The greatest temptation you’ll have this year is to pursue some good purpose—some good thing you believe God wants you to have (and you may be right)—in your own way.
You might say, “I feel like God wants me to be prosperous and bless me with money, but it’s not happening fast enough, so I’ll just hedge a little bit here and there, or overwork myself to make it happen.”
Or, “I feel like God wants me to be married, but it’s not happening on the timeline I like, so I’ll take matters into my own hands and compromise my standards.”
Or, “I feel like God wants me to be happy in my marriage, but I’m not sure that’s possible with this spouse, so I’ll leave this one and pursue another.”
Or, “I need to pass this class, but I don’t have time for this paper, so I’ll plagiarize. ChatGPT makes it easier than ever, after all. It’s not that big of a deal anyway, and it will get me the grade.”
Whatever it is for you, the life of David shows that this isn’t the way. David’s posture, when he was obedient toward God, was one of waiting on God, trusting him to fulfill his purposes in his time, in his way. On multiple occasions he effectively said, “I will not break the commands of God in order to achieve the purposes of God.” (And when he did break those commands, the results were horrific.)
A lot of people, you see, go through life backward. They assume that God has brought them into the world to figure stuff out and fix everything. They know they can’t do it alone, so they enlist God to help from time to time. Their general attitude is, “God, this is what I think needs to be done. Help me with it.”
But David’s posture, at his best, was one of listening to God first, then acting. He didn’t figure out what he wanted to do and then ask God to bless it. He asked God what God wanted to do and sought to follow him.
In every epoch of Scripture, God is the primary actor. God is the one bringing salvation and blessing to the earth. Your job is to discern where he is at work and join him, asking, “God, where do you want to go? I want to join you.”
A person after God’s own heart seeks to join God in what he is doing.
Sometimes, that looks like a divine call that comes through an opportunity the Spirit invites you into, like Paul with the vision of the man from Macedonia. You might not see a vision, but God might let you sense an opportunity where you’re positioned and gifted to help.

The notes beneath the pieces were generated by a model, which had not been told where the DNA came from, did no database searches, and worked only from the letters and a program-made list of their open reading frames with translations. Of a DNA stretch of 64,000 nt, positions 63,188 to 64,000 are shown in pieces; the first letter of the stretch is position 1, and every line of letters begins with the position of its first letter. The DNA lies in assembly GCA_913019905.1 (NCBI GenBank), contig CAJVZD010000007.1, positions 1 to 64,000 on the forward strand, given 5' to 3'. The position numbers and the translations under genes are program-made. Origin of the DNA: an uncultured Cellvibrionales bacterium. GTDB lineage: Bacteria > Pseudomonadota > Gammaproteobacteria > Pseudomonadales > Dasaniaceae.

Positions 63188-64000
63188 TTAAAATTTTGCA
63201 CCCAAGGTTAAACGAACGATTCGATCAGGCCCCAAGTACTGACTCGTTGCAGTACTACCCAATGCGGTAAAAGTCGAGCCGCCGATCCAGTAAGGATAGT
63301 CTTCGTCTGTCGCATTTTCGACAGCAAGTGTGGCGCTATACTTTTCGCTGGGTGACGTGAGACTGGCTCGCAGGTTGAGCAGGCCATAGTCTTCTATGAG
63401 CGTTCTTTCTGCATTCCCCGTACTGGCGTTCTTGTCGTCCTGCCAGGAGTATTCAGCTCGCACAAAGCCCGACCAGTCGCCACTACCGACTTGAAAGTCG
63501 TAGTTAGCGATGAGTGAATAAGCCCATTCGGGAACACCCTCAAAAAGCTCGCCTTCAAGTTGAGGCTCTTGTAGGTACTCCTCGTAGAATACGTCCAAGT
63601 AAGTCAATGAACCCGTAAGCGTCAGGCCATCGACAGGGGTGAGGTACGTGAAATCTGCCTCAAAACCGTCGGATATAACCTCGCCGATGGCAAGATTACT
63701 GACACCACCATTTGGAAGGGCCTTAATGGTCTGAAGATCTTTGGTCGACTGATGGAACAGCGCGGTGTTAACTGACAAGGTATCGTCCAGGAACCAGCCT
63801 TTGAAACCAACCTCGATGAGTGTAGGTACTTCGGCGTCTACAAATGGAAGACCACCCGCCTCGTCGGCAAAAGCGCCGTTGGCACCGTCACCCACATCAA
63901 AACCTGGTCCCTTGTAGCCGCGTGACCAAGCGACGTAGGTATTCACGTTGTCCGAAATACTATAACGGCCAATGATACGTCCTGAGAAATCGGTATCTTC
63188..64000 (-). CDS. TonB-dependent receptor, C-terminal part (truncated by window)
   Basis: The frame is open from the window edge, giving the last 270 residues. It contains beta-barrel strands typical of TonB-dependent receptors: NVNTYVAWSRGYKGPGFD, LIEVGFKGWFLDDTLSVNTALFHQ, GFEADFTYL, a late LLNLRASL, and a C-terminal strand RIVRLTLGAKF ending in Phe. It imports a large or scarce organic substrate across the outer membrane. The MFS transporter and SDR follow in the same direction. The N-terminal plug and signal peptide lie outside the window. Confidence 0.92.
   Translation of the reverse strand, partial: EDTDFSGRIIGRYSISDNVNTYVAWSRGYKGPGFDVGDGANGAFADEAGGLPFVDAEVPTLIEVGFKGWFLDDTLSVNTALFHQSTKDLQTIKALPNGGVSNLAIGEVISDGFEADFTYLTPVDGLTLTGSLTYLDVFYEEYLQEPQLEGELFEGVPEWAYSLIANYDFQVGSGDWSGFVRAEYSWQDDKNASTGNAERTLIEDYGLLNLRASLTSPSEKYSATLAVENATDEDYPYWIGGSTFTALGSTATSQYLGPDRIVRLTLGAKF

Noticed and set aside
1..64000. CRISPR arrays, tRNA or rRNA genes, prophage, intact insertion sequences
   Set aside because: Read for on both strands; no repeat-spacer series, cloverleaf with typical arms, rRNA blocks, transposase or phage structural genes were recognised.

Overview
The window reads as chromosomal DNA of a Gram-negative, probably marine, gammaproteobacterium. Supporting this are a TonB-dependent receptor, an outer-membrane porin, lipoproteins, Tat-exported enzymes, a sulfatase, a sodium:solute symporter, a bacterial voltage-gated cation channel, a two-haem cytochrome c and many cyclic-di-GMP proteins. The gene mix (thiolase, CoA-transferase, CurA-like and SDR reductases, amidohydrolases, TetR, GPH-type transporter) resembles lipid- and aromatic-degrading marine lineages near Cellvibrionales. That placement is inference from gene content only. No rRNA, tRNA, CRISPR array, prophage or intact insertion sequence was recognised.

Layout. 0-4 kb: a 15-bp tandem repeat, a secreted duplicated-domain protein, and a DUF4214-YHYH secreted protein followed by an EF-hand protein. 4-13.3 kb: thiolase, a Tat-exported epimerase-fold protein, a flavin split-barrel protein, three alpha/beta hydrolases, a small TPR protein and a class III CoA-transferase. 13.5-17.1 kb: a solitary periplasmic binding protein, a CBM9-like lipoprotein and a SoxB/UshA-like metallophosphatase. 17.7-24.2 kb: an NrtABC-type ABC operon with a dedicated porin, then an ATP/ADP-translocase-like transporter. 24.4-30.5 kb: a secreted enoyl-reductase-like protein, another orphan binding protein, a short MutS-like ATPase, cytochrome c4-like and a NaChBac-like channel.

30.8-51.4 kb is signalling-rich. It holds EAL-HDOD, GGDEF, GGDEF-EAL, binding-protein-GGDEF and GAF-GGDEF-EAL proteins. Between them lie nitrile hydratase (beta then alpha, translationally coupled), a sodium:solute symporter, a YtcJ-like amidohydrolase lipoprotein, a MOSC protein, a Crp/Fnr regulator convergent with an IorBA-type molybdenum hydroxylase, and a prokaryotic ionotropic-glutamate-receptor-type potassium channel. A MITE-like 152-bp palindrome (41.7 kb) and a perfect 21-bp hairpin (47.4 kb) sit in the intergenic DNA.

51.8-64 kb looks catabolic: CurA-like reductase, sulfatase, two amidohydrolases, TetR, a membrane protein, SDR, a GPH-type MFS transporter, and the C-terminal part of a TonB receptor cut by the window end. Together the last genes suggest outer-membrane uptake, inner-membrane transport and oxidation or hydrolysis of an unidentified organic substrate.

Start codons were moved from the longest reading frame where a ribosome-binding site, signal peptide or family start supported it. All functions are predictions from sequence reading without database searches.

Sometimes, it’s a conversation where you sense God has been at work in someone’s heart and he’s put you in a place to participate, like Jesus and the woman at the well.
Sometimes, you discern where God is at work by experiencing unusual success in something, like Joseph and the favor he experienced with Potiphar.
Sometimes, you sense God’s activity as you work among those Jesus tended to hang out with—the poor, the marginalized, people from other ethnic groups, etc.
There isn’t one model here—unless that model is sensitivity to the Spirit of God. One of the most amazing pictures of this principle is when David is facing his first battle as king, recorded in 2 Samuel 5:
And the Philistines came up yet again and spread out in the Valley of Rephaim. And when David inquired of the LORD, he said, “You shall not go up; go around to their rear, and come against them opposite the balsam trees. And when you hear the sound of marching in the tops of the balsam trees, then rouse yourself, for then the LORD has gone out before you to strike down the army of the Philistines.” And David did as the LORD commanded him, and struck down the Philistines from Geba to Gezer. (vv. 22–25 ESV, emphasis added)
Few of us are going to hear God marching through balsam trees. But the principle stands: When you hear and see evidence of God on the move, don’t just sit there. Rouse yourself and join him!
One of my recurring prayers for myself is that God would open up my ears to hear the sound of his marching so that I can join him. For most of my life, I’ve done the opposite. I’ve gone out marching and asked God to join me. I’ve assumed it’s my responsibility to fix everything and seek his help.
But that’s his job.
My job is to join him in what he’s doing. At the end of the day, your greatest strategy for success is simply this: Listen to God, follow God, submit to God.